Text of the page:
Floor 3, Theater

Open Rehearsal
Friday, July 19, 2024 from 6–10 pm 

This open rehearsal is accessible to all Museum guests and does not require an additional ticket.

Saturday, July 20, 2024, 6:30 pm, 8:30 pm
Sunday, July 21, 2024, 6:30 pm, 8:30 pm

ASL interpretation will be provided on July 20th at 8:30 pm.

A trained clown, Alex Tatarsky’s performances are highly responsive to venue and audience. They blur disciplinary categories as they careen from scripted sequences to unfettered improvisation. As part of the performance program organized by guest curator Taja Cheek for Whitney Biennial 2024: Even Better Than the Real Thing, Tatarsky considers the multiple meanings of the word “material,” as both the physical substances that comprise an object and the information that becomes a performance. Prompted by an array of items gathered from their clown closet, the garbage, and the audience, they will generate scores and screeds guided by an attempt to follow associative logic and find pleasure amidst mess and failure. Vestiges of the previous night’s performance will remain on view for museumgoers to encounter during the day.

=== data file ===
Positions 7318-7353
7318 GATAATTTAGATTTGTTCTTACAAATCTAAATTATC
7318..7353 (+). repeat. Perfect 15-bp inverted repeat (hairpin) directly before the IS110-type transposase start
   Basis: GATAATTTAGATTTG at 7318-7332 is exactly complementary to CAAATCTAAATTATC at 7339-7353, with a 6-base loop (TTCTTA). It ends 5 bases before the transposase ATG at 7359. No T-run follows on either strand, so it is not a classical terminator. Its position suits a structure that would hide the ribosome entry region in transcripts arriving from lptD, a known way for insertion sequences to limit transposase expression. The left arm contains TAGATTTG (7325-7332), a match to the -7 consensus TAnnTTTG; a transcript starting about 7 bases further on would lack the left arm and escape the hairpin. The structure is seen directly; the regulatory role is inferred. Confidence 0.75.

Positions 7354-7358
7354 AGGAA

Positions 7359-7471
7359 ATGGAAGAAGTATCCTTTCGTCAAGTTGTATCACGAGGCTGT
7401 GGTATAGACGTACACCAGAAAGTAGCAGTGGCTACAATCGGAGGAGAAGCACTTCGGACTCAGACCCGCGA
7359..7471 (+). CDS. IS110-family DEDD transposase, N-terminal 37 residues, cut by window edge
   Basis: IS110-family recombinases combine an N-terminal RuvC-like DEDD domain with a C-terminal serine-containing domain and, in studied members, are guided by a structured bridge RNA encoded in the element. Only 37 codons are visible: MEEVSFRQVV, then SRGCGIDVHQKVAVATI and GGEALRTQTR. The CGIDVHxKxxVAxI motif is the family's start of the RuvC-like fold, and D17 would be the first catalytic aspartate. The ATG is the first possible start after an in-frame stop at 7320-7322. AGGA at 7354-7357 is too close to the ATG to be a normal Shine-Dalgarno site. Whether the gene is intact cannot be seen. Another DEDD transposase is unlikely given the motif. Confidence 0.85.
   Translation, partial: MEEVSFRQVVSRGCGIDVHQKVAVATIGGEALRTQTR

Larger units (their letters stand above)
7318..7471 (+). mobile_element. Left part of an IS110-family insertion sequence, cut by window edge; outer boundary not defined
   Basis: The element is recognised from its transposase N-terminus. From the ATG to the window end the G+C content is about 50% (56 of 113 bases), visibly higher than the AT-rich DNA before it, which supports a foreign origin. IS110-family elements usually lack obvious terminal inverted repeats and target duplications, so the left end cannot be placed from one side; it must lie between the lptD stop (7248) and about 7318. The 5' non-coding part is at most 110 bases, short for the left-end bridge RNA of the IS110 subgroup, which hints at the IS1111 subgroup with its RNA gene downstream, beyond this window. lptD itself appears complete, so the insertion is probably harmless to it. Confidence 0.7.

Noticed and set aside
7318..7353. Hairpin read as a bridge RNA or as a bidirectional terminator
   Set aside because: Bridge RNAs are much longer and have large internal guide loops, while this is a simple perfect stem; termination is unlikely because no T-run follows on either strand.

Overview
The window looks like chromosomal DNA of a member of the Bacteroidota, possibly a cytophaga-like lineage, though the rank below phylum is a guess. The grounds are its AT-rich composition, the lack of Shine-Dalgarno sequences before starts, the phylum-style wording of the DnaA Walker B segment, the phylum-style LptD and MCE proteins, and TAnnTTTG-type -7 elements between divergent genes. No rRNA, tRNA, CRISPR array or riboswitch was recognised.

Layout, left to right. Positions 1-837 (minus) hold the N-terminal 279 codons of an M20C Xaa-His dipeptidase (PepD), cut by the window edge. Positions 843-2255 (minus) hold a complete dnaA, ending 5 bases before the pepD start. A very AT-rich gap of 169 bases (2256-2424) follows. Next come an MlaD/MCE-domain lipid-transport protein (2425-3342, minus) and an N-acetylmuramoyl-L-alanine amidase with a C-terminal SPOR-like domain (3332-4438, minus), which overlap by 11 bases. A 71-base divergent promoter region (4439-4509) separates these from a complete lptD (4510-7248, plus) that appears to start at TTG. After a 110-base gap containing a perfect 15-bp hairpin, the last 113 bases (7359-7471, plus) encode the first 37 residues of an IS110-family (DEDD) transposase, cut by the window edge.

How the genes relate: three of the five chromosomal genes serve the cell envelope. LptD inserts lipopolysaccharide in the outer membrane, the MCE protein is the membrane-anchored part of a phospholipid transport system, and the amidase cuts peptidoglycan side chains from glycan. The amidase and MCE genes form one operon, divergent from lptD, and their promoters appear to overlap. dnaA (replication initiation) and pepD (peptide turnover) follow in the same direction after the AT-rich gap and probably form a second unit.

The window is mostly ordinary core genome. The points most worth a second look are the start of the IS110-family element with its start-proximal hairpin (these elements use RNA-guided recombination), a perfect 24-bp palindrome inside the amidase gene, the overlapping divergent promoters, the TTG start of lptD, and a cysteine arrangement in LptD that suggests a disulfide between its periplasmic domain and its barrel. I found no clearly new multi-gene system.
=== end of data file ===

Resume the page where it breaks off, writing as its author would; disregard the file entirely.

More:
MATERIAL was commissioned by the Whitney Museum of American Art.

Alex Tatarsky (they/them; born 1989 in New York, NY; lives and works in New York, NY, and Philadelphia, PA) makes live performances in the unfortunate in-between zone of dance, theater, performance art, and comedy—drawing on traditions from vaudeville to futurist poetry. Their practice embraces the figure of the bouffon, a European clown type said to live in the swamps at the edge of the kingdom, who was not only allowed to mock the king’s power but rewarded for it. Tatarsky’s original solo pieces have been presented at a wide array of venues including La MaMa, MoMA PS1, The Kitchen, Judson Memorial Church, Playwrights Horizons, and Abrons Arts Center, as well as comedy clubs, bars, basements, and trash heaps. As curatorial fellow at the Poetry Project, they organized a series on the poetics and politics of rot. Along with collaborator Ming Lin, they form one half of Shanzhai Lyric and its fictional office Canal Street Research Association. Tatarsky experienced fleeting fame as Andy Kaufman’s daughter and used to perform as a mound of dirt. 

This project was developed in collaboration with Shane Riley (sound), Andreea Mincic (costumes, props, scenic), Hanna Novak (creative producer), and in conversation with ongoing interlocutors including Lisa Fagan, Nile Harris, Magda San Millan, Iris McCloughan, and Anh Vo.

The Susan and John Hess Family Theater is equipped with an induction loop and infrared assistive listening system. Accessible seating is available.

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